Pat Arrowsmith

From Wikipedia, the free encyclopedia
Jump to: navigation, search

Pat Arrowsmith (born March 2, 1930) is a British author[1] and peace campaigner.[2]

Arrowsmith was educated at Cheltenham Ladies College, read history at the University of Cambridge, and then read Social Science at the University of Liverpool and at Ohio University as a US-UK Fulbright Scholar. She is a co-founder of the Campaign for Nuclear Disarmament.

She has served eleven prison sentences for her political activities. In 1961 she was the subject of parliamentary questions after she was force-fed while on hunger strike in Gateside prison.[3]

She stood against the then Prime Minister, James Callaghan, in his constituency of Cardiff South-East in the General election of 1979. She carried on sustained heckling during Callaghan's customary acceptance speech on re-election as an MP. With his typically avuncular nature Callaghan remarked that it was the first time he had "conducted a duet in returning a vote of thanks, and that it was not a particularly tuneful duet" .[4] He then invited Arrowsmith to take the platform, which she did, while he, his supporters and all of the other candidates left the hall en masse.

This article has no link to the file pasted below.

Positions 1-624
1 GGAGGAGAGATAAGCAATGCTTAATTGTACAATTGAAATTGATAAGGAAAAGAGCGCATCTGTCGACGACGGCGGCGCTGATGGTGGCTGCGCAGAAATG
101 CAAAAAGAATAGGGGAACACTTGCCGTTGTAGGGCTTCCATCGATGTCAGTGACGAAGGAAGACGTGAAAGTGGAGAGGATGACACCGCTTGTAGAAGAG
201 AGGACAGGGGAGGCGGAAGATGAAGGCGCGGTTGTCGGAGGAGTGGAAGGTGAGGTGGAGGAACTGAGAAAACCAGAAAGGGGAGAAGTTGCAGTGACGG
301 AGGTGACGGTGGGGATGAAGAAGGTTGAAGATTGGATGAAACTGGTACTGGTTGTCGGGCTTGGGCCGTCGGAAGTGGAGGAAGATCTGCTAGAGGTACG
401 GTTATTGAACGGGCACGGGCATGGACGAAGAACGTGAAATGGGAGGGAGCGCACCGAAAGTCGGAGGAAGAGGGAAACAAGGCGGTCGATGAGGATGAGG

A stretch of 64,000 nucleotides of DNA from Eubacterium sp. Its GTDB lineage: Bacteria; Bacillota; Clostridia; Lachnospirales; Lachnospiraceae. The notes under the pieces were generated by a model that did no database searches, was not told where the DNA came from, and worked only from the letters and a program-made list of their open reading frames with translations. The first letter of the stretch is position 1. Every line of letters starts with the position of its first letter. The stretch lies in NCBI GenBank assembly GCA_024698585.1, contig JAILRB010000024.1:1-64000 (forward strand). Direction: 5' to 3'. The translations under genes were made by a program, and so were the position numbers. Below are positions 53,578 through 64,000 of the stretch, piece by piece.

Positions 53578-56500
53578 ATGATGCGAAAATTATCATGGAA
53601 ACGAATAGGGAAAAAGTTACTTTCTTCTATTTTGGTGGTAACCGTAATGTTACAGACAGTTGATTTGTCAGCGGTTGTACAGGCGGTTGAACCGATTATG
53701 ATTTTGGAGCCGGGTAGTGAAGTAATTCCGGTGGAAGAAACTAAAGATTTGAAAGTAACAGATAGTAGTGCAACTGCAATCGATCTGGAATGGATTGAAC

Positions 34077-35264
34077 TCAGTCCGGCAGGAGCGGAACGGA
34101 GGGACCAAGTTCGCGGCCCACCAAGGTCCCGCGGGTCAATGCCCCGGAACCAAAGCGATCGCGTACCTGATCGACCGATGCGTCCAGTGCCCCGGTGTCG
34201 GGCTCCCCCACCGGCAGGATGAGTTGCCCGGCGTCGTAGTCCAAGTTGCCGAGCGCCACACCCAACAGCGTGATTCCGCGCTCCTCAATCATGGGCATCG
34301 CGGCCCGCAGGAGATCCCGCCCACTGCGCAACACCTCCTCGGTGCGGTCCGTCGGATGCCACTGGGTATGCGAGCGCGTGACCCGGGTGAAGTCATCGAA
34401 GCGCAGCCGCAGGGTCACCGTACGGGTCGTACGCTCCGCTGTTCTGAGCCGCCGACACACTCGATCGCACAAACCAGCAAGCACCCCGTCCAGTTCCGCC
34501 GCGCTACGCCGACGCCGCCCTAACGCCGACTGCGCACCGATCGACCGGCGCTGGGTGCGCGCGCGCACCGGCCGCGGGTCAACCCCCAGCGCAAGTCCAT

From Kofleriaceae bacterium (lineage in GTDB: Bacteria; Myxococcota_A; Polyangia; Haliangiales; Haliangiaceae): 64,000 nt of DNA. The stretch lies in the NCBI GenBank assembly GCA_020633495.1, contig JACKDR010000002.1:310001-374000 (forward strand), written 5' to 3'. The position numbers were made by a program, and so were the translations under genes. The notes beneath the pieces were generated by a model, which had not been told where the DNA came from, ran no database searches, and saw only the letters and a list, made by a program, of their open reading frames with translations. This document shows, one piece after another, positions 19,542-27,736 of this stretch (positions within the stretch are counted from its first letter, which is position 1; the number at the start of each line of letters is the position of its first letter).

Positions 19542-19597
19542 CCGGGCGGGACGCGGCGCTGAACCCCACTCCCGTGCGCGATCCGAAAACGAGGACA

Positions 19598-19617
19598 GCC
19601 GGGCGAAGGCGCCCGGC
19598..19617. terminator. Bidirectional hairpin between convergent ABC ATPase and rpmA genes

1. ^ "Book Review of 'Somewhere Like This' by". Retrieved 2010-07-14. 
  2. ^ Goff, Hannah (2004-04-07). "UK | Peace campaigners return to Aldermaston". BBC News. Retrieved 2010-07-14. 
  3. ^ "Hansard 24 October 1961". 1961-10-24. Retrieved 2010-07-14. 
  4. ^ Coverage of election result on BBC Decision 79